Jodie: Me, too. And I wouldn’t say I am a very social person in the first place, so this was a huge step for me out of my comfort zone as well.
The Hudsucker: What was it that you two bonded over besides having children the same age?
Elissa: We both have very similar parenting styles. We both practice “attachment parenting,” and so even though I may have other friends or family members who don’t necessarily agree with what I’m doing (for example, I’m still breastfeeding my 20 month old), I know Jodie will understand and not judge me. She will tell me what she thinks, but we can both laugh if we disagree.
Jodie: Right, and as an AP parent I don’t practice “cry it out” and I co-sleep with my toddler. Elissa totally understands me and my parenting decisions, even though all of our parenting decisions aren’t exactly the same, they are very similar. We are also both really laid back when it comes to parenting. Neither of us knew in advance that we’d be AP moms, but we both just did what seemed easiest and natural, and it turns out we agree a lot on how we’re doing things.
The Hudsucker: What makes you BFFs today?
Elissa: As an adult, I’ve never had the kind of best friend that I could just call up whenever and say, “Hey, what are you doing today? Want to meet us at the mall?” I don’t make friends easily. With Jodie, things just instantly clicked. She is a very sweet person and is a really good friend.
Jodie: I’d say we are such good friends because, like I mentioned, we are both so laid back. We don’t judge each other. You see other moms that are looking at you and judging what you’re wearing, how your make-up is, what your kids are wearing or doing, etc. Elissa and I aren’t like that. We are also both at the same stage in our lives. I have friends that are still out partying or casually dating, so I can’t really relate to them at this point, nor can they relate to me. I can talk to Elissa about a lot of things.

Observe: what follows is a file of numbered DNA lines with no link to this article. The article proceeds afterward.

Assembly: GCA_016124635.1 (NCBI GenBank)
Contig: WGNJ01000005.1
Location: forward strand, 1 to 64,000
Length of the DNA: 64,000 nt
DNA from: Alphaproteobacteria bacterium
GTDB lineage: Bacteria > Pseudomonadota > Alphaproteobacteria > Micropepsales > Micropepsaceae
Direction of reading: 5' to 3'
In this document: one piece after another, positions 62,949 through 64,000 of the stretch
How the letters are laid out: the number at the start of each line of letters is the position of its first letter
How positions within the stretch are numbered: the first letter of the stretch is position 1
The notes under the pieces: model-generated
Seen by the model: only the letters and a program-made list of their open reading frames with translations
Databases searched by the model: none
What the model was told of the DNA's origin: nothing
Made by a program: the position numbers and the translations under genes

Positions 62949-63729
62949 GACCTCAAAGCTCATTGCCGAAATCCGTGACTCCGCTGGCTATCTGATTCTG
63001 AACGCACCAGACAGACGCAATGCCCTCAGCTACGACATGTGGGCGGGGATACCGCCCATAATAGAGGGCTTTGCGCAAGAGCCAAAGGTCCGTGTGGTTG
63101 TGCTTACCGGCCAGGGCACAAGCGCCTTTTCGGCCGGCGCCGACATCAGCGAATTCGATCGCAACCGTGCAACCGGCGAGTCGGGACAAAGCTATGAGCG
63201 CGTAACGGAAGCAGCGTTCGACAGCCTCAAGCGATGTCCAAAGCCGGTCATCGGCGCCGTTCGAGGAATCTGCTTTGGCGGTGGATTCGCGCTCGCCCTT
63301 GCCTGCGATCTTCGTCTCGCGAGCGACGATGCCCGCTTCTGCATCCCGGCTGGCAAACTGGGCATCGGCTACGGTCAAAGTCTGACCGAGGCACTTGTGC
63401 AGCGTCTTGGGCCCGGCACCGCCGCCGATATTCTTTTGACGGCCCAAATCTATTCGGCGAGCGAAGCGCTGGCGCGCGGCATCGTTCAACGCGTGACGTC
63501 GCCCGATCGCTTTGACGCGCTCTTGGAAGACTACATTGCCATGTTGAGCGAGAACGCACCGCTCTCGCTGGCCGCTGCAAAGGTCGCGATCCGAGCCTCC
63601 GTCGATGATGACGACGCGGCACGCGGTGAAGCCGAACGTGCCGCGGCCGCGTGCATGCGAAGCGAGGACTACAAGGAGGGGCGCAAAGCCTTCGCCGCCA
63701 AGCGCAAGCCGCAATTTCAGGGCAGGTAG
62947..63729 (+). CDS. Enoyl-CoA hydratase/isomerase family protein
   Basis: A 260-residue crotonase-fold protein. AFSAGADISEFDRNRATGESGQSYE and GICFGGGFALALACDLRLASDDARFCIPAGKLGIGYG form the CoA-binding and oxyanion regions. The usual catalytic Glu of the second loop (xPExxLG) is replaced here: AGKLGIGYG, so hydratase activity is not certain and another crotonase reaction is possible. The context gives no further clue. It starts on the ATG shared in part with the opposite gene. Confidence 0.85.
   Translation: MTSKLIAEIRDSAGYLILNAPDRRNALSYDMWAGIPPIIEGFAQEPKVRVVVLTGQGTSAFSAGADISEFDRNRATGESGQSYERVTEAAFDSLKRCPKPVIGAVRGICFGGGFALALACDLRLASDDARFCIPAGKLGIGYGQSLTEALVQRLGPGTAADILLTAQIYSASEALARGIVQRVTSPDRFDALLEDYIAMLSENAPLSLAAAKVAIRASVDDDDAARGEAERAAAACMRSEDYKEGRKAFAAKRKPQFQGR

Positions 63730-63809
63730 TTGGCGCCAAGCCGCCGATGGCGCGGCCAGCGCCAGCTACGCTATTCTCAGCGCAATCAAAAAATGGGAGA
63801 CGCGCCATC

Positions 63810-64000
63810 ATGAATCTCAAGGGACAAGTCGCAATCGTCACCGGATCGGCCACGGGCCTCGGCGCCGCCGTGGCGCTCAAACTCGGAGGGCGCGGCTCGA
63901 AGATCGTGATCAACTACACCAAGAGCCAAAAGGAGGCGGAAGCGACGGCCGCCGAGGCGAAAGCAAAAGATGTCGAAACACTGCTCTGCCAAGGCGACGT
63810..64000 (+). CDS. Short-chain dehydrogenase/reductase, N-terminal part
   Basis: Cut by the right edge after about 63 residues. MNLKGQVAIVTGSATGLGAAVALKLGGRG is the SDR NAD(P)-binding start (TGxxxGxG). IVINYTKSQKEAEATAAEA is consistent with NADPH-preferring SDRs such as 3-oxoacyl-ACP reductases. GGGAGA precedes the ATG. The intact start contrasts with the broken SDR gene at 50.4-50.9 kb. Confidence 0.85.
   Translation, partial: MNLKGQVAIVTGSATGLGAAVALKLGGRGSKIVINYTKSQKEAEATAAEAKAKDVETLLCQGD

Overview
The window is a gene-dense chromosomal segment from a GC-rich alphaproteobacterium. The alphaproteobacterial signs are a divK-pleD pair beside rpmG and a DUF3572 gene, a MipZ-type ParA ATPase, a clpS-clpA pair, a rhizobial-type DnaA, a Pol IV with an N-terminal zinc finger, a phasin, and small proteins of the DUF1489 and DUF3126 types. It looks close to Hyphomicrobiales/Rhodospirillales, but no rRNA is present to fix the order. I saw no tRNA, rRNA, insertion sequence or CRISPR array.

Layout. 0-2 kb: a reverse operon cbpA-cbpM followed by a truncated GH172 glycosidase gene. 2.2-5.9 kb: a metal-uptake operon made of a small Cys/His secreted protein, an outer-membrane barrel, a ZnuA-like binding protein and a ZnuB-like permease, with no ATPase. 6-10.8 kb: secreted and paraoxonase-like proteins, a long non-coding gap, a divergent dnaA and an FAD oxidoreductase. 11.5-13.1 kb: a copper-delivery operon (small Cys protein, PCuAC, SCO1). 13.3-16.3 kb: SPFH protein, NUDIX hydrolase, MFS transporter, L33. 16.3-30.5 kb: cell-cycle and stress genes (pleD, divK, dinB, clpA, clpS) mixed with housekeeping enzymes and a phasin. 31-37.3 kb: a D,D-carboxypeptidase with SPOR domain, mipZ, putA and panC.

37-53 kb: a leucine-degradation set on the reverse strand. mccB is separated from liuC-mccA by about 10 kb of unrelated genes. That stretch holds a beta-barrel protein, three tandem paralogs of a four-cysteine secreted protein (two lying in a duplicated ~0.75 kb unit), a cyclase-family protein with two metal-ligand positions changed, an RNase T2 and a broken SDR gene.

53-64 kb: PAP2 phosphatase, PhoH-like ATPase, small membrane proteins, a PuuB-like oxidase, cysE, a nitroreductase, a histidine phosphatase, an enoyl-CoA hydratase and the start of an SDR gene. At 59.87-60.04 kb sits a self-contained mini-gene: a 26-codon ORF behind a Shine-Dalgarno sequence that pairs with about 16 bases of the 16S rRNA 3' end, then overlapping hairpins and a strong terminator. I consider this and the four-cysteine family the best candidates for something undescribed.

The Hudsucker: What advice would you give to others who are looking for someone to call their best friend?
Elissa: You just need to be willing to try new things. Like, I never thought I’d be the type to meet up with someone I “met” online, but now-a-days, it’s not as weird or uncommon as it used to be. Just get out of your comfort zone and meet someone new, it is worth the first awkward moments.
Jodie: I agree with Elissa, and I would say to start off by looking for people who are at a similar place in life as you. You are much more likely to be able to relate.
Steve, graphic designer in the entertainment industry and Josh, photojournalist (met in their early 30s)
Even more difficult than being a new mom when it comes to making friends, it seems, is being male. Dr. Geoffery Greif, a professor at the University of Maryland who wrote the book Buddy System: Understanding Male Friendships, says in a response on how he would characterize male friendships during midlife: “Male friendships have their ups and downs over the life span, though there are great individual differences in these fluctuations. When young, men’s friendships take on great importance. This wanes as men [in their midlife] find partners, jobs, and start families. They simply have less time for friends.”
The Hudsucker: How did you first meet?
Josh: I had just gone through a horrific breakup and moved out from living with my girlfriend. I moved to a new city and asked some friends if they knew anyone in the area that could help me find a good spot to live. Steve stepped up. Once I found an apartment, he was my first new friend in the area. First time we hung out, he showed up in his douche-mobile white convertible BMW with a hot red-head in the passenger seat. We all went to IKEA together and had a blast! The way he was flirting with her, I knew he had a degree of game that I respected. We bonded over our stories of hot chicks we hooked up with, which was exactly what I needed since I was newly single.
Steve: People immediately called us a “bro-mance” because of the kinds of things we would do, like watching deep movies and driving out to the desert to photograph summer thunderstorms. We never minded though, since it was fun to have a friend to spend hours hanging out with. It never seemed forced to talk about almost anything.
The Hudsucker: What was it that first made you think, “This guy is cool.”